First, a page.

“Gray has a strong melodic sense and technique, somewhat reminiscent of Dave Holland. Focus on his playing… he’s always up to something interesting and musical.” Downbeat Magazine
“An extraordinarily expressive player.” Lloyd Sachs, Chicago Sun-Times
“… (Larry Gray) has his own sound and original feeling – he sounds like himself and that’s the highest compliment I can give to any musician.” Bobby Hutcherson
“One of the most gifted all around musicians I’ve ever met… his technique is phenomenal, mind-boggling. Every chance I get I go and hear Larry play.” Joseph Guastafeste, Principal Double Bass, Chicago Symphony Orchestra
“In short, a fine album from all concerned; besides the sterling work from the leader (Larry Coryell) and drummer Paul Wertico, kudos should go to bassist Larry Gray, who plays out of his skin on the opening exchanges of “Autumn Leaves” and hardly descends from that level for the rest of the disc.” Nate Dorward Cadence, February 2004
This trio outing with Chicago bassist-composer Larry Gray, guitarist John Moulder and drummer Charles Heath yields some provocative material like the angular, Ornette-ish “No Doubt” and the distortion-laced romp “E-E-E-lectricity.” Luxurious, harmonically rich ballads “Monk and Duke” and “Reflect” show Gray’s more introspective side while expansive numbers like “Soffia’s Dream” and “Far and Away” recall Pat Metheny’s Bright Size Life. Gray also delivers some expressive solo bass pieces in “Who Is the Drummer?” and “Meditation in D.”Bill Milkowski, JazzTimes Magazine
“….clearly has developed a musical and composition voice all his own.” Howard Reich, Chicago Tribune
“An extraordinarily expressive player.” Lloyd Sachs, Chicago Sun-Times
Chicago veteran bassist Larry Gray offers airy, intimate chamber trio sonics on his latest recording as a leader, a warmly recorded showcase for his smart post-bop compositions and imaginative solo work. The album is marked by sophisticated arrangements, gorgeous acoustic and electric string textures by Gray and guitarist John Moulder, and sensitive trap-set work by Charles Heath IV. The tunes are sturdy and the playing inspired.
The trio, turning in work occasionally reminiscent of the early albums of Pat Metheny, opens tricky with the speedy melody of “No Doubt,” built on the changes of the standard “You Stepped Out Of A Dream.” It sets the pace-and standard of excellence-with nicely matched sonorities and conversant interplay, exemplified by the trading-fours section and the way the tune subsequently opens up.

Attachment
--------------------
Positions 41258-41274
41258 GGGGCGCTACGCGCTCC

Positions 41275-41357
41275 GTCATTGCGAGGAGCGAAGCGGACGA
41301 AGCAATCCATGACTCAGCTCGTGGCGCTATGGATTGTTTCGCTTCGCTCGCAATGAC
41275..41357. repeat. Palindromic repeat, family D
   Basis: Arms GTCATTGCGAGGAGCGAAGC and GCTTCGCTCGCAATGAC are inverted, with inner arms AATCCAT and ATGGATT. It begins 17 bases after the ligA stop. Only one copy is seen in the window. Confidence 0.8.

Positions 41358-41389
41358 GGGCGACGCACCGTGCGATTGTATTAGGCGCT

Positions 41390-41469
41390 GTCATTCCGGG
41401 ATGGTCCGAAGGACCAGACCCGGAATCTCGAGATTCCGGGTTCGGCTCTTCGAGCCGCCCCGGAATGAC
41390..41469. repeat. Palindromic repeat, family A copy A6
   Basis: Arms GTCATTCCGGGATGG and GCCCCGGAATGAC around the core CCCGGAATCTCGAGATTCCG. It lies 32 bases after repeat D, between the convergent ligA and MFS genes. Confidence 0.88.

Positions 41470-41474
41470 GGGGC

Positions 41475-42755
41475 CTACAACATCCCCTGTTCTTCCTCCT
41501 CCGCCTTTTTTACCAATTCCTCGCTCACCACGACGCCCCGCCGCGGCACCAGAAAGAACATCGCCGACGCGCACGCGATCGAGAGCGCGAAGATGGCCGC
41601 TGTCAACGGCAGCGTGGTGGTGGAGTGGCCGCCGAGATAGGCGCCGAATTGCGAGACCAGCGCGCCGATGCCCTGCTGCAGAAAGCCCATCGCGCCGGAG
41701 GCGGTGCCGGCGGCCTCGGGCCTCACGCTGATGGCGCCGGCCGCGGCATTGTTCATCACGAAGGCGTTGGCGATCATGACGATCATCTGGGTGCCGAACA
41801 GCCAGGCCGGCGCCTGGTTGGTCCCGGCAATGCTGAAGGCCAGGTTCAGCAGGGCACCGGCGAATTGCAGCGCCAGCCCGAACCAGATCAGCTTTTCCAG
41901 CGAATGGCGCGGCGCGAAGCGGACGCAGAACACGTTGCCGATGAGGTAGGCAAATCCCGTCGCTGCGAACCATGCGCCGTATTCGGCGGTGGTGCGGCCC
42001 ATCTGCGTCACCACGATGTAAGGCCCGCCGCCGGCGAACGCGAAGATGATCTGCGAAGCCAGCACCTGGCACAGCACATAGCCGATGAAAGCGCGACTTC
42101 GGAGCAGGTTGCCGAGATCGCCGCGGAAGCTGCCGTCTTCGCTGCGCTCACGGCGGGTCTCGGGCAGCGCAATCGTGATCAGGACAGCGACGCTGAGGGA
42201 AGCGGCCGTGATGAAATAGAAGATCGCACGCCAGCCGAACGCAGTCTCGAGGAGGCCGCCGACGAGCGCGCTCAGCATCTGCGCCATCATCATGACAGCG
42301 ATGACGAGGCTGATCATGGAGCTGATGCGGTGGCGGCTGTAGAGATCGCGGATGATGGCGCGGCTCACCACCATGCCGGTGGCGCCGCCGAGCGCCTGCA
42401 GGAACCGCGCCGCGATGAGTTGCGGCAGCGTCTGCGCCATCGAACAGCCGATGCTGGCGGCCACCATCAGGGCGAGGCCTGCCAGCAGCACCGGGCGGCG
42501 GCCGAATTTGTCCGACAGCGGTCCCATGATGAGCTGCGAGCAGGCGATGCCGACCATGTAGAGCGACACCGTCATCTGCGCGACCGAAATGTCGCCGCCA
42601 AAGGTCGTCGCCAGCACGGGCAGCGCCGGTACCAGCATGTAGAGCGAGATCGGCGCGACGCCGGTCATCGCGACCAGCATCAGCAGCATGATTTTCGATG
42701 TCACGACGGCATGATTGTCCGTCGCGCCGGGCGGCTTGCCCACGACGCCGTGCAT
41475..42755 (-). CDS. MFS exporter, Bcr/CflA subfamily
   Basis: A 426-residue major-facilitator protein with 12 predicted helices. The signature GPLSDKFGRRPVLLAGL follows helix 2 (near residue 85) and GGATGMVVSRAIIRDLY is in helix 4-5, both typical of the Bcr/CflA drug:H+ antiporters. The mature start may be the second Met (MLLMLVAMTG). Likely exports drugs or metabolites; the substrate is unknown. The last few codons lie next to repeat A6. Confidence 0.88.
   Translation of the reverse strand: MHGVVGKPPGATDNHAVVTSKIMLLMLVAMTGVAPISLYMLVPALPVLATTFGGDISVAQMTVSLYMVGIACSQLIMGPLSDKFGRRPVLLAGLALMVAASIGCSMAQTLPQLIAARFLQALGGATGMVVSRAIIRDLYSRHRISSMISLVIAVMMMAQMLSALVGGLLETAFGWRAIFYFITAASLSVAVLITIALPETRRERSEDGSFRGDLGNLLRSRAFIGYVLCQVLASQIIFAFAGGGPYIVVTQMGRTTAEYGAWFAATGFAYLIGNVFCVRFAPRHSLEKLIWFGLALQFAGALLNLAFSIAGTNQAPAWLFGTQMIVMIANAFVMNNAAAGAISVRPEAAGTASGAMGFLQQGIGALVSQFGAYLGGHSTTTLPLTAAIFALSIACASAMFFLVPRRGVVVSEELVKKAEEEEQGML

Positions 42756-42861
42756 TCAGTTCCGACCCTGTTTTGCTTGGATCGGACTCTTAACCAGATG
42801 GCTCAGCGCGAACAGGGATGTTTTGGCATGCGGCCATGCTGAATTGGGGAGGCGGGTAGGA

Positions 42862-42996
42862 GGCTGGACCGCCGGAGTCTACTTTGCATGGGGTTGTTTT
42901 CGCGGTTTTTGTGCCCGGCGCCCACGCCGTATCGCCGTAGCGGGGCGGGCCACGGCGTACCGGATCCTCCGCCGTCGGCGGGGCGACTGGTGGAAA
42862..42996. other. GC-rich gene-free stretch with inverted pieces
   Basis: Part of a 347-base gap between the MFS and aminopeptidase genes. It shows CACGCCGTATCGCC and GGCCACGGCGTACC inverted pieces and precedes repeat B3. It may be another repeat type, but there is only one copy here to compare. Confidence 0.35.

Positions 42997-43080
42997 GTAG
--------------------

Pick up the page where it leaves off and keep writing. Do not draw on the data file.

Other highlights of this hefty set of well-conceived music include the start-stop ballad “Monk And duke,” apropos of both titular influences; the unaccompanied bass piece “Song Of The Innocents,” with Gray incorporating harmonics and below-the-bridge plucking; “Who Is The Drummer?” and “Meditation In D”; the bossa “One Look,” topped with the leader’s bowed melody, and rambling, fusion-edged closer “E-E-E-lectricity.” Philip Booth, Downbeat Magazine
Larry Gray’s 1, 2, 3 … showcases several aspects of the bassist’s diverse career. The Chicago-based virtuoso—who’s worked alongside jazz stars from Ramsey Lewis to Larry Coryell; performed with the Lyric Opera of Chicago and Chicago Symphony Orchestra; and become a prominent college clinician and recitalist on both bass and cello – composed all 13 tracks for this trio outing with guitarist John Moulder and drummer Charles Heath.
“No doubt,” the album’s energetic opener, offers intoxicating interwoven lines by Moulder and Gray, and features all three players as soloists. The mood downshifts from swing to chamber jazz on the subsequent “Family,” punctuated by Heart’s Jimmy Cobb-like cymbal work. Gray even adds solo bass pieces- “Song of the Innocents,” “Meditation in D,” “Who is the Drummer?”-that showcase his fingerstyle playing and range of ideas.
As its title suggest, the recording also includes duo pieces like “More Than a Few,” a conversational, all-acoustic dialogue between Gray Moulder. “One Look,” a Brazilian-influenced acoustic duet, shows off Gray’s outstanding bow work. Tow of the disc’s longest pieces are placed near the end, but each displays the trio’s imaginative interplay. The 11-minute “Soffia’s Dream” is reminiscent of guitarist Pat Metheny’s breakthrough 1976 release Bright Size Life (with bassist Jaco Pastoruis and drummer Bob Moses), and the eight-minute finale, “E-E-E-lecrticity,” was written by Gray at age 16. Regarding the latter tune, he admits in the album’s liner notes to having a “love-hate relationship with it for the last 38 years/” Perhaps this standout finale provides figurative as well as literal closure.
Larry Gray is probably best known throughout Chicago as the first-call bassist who has accompanied thousands of well-known jazz musicians throughout the world. For years he has helped to make Ramsey Lewis and hundreds of other jazz musicians sound and play to the best of their ability. That’s why it is all that more impressive that the new jazz record label, Chicago Sessions, has just released a jazz trio recording by Larry Gray, entitled 1,2,3.